Welcome to October. The celebration of Oktoberfest is in full swing. Ever wondered where the party started?
On Oct. 12, 1810, Bavaria’s crown prince Ludwig (late King Ludwig I) married Princess Therese of Saxony-Hildburghausen. Everyone in Munich was invited to attend festivities held in the fields outside the city. They liked it so well that they did it again the next year — and every year since. It soon became “Oktoberfest.”
Beer is a large part of Oktoberfest, but the frothy brew has church ties going back centuries before Ludwig and Therese ever met. (The royal Bavarian couple was Catholic, but Ludwig was not the best at following his marriage vows.)
Beer first appeared thousands of years ago, probably concocted by the Sumerians in the Middle East region of Mesopotamia. Ancient Egyptians also brewed beer, as did imperial Romans. But most of this early beer was not any sort of beer we would recognize today. Instead, it may have been made from barley while others could have been more like a Slavic drink known as kvass — low in alcohol content and brewed from stale bread. (This is probably part of the reason beer has often been called “liquid bread.”)
Modern beer, or technically ale as it started out, owes a lot to ancient church monasteries. And while most monastic breweries trace their roots to Germanic regions, beer brewing has Irish ties as well. It seems that when Irish monks, led by St. Columban in the early seventh century, headed into Europe, they brought beer-making skills with them to their newly-founded monasteries. In turn, these monasteries later built breweries in Switzerland, France and Bavaria.
Weihenstephan Brewery, now a state-run Bavarian brewery, traces its roots to an eighth-century Benedictine abbey. It claims to be the oldest continuously-running brewery in the world. Nearby Weltenburg also claims that title and, while now secularized, it does trace its roots to a seventh-century Benedictine monastery. (Their current style of beer has been brewed since 1050.)
Whoever had the first modern beer brew — Benedictine, Trappist and Cistercian (which all follow the Rule of Benedict) abbeys have been especially noted for brewing for centuries — it is clear that monasteries followed the patterns of German home brewing of the time. Because water was not considered healthy to drink, since it was not purified, families brewed their own beer for the necessary daily liquid consumption. Processing beer includes steeping at hot temperatures.
This concern about healthy water was noted by St. Hildegard of Bingen, a 12th-century Benedictine abbess, healer and scientific writer. In her nine-volume work, Physica sacra (1150), Hildegard wrote that it was better for a sick person to drink beer “because it has been boiled.”
Hildegard, declared a Doctor of the Church in 2012, is also credited with the first recording of the process of how hops were used in monastery breweries — even though hops added to ale was documented in Benedictine abbeys dating to the eighth and ninth centuries. Until hops were added, what was called “beer” was more accurately called “ale.” Besides adding the familiar bitter tang to beer, the oil in the hops flowers also act as a preservative and allows the brew to be kept longer and shipped farther.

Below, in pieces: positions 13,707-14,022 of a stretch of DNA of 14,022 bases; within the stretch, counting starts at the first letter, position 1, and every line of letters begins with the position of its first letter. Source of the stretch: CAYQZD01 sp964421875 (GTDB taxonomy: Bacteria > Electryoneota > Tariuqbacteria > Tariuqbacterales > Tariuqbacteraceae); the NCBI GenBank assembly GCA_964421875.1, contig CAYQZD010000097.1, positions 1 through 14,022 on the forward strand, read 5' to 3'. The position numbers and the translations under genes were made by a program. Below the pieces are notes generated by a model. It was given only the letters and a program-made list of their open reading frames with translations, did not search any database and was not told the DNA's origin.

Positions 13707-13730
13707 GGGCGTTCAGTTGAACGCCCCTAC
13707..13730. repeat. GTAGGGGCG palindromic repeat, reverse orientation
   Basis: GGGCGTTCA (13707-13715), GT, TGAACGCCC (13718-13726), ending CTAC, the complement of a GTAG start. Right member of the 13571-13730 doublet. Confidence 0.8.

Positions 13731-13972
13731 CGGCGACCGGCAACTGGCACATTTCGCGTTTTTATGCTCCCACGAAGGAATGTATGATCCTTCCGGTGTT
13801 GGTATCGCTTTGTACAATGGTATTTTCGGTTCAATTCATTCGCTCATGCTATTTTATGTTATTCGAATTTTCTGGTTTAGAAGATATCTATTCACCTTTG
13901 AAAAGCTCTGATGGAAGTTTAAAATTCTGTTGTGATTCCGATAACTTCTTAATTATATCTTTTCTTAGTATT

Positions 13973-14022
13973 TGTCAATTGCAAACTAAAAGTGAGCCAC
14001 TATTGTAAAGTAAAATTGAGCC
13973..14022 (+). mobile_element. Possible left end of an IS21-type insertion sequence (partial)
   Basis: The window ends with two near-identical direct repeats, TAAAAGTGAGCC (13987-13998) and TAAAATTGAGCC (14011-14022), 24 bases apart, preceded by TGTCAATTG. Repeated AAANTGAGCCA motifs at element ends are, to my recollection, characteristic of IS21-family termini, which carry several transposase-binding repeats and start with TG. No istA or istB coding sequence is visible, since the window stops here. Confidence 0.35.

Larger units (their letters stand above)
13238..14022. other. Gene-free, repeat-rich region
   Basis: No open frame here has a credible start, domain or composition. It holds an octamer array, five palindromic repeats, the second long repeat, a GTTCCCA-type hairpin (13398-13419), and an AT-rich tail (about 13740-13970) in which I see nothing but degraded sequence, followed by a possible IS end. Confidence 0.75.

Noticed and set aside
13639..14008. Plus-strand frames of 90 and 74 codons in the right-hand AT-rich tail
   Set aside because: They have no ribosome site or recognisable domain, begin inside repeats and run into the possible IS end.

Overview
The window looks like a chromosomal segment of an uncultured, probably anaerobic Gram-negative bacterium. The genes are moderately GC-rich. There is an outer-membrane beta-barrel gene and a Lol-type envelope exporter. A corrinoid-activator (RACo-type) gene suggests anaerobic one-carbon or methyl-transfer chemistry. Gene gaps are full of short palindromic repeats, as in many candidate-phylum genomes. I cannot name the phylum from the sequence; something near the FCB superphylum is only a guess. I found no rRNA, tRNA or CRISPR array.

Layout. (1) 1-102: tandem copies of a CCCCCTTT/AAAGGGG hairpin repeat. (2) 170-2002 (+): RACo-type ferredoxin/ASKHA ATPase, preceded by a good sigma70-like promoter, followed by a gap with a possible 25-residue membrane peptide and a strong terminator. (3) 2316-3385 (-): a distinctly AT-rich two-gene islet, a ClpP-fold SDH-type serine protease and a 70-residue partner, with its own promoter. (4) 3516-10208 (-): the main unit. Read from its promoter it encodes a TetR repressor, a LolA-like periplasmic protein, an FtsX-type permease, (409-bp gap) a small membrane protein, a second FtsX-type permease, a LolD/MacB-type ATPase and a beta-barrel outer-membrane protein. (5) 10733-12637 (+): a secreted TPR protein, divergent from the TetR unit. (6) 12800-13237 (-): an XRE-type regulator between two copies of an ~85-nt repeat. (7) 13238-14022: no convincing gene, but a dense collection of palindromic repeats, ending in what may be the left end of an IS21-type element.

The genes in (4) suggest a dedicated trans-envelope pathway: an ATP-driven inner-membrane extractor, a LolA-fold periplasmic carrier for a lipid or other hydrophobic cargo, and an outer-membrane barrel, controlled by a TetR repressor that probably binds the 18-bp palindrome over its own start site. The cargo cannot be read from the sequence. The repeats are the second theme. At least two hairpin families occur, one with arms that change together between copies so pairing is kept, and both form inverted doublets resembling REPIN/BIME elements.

Another technique monastic brewmasters developed was that of multiple “runnings,” which resulted in three different strengths of beer in one complete brew cycle. Progressive runs of water passed through the brew mash produce a progressively weaker beer. The first run — the highest in alcohol and flavor — generally went to the monastery’s sponsors, to visiting pilgrims and to the abbot. The second run was used by the monks themselves and lay brothers. The third run, along with bread, was given to the poor. (Feeding the poor was a monastic tradition long before the serving of beer.)
What began as both a means of self-support and of charity, soon became a thriving business for monasteries — both of monks and nuns. The German Beer Institute notes that “the 10th and 11th centuries were the heyday of monastic brewing in Germany. In a country of perhaps nine or ten million inhabitants, there were some 500 monastery breweries (300 of which in Bavaria alone).”
Trappist beers remain highly popular to this day. There is even a Trappist brewery located in the United States: St. Joseph’s Abbey in Spencer, Mass., which was awarded the right to use the “Authentic Trappist Product” logo in 2013.
The International Trappist Association sets the rules for monastery products that carry the official “Trappist product” labels. There are only 12 breweries in the world allowed to carry the title today. Among the rules are that the beer must be made within the wall of a Trappist monastery, brewing must be of “secondary importance” to the monastic way of life and the income from the beer or ale must never exceed what is needed to maintain the monks and the abbey: Everything else must go to the poor.
What a better way to serve the King of kings than to serve the poor? It’s a good way to celebrate Oktoberfest all year long.
Sources: trappist.be; Ithinkaboutbeer.com; spencerbrewery.com; beerhistory.com; npr.org; history.com; stpeterslist.com; Germanbeetinstitute.com; oldcook.com; drunkenhistory.com; zythophile.co.uk; washingtonpost.com and muenchen.de.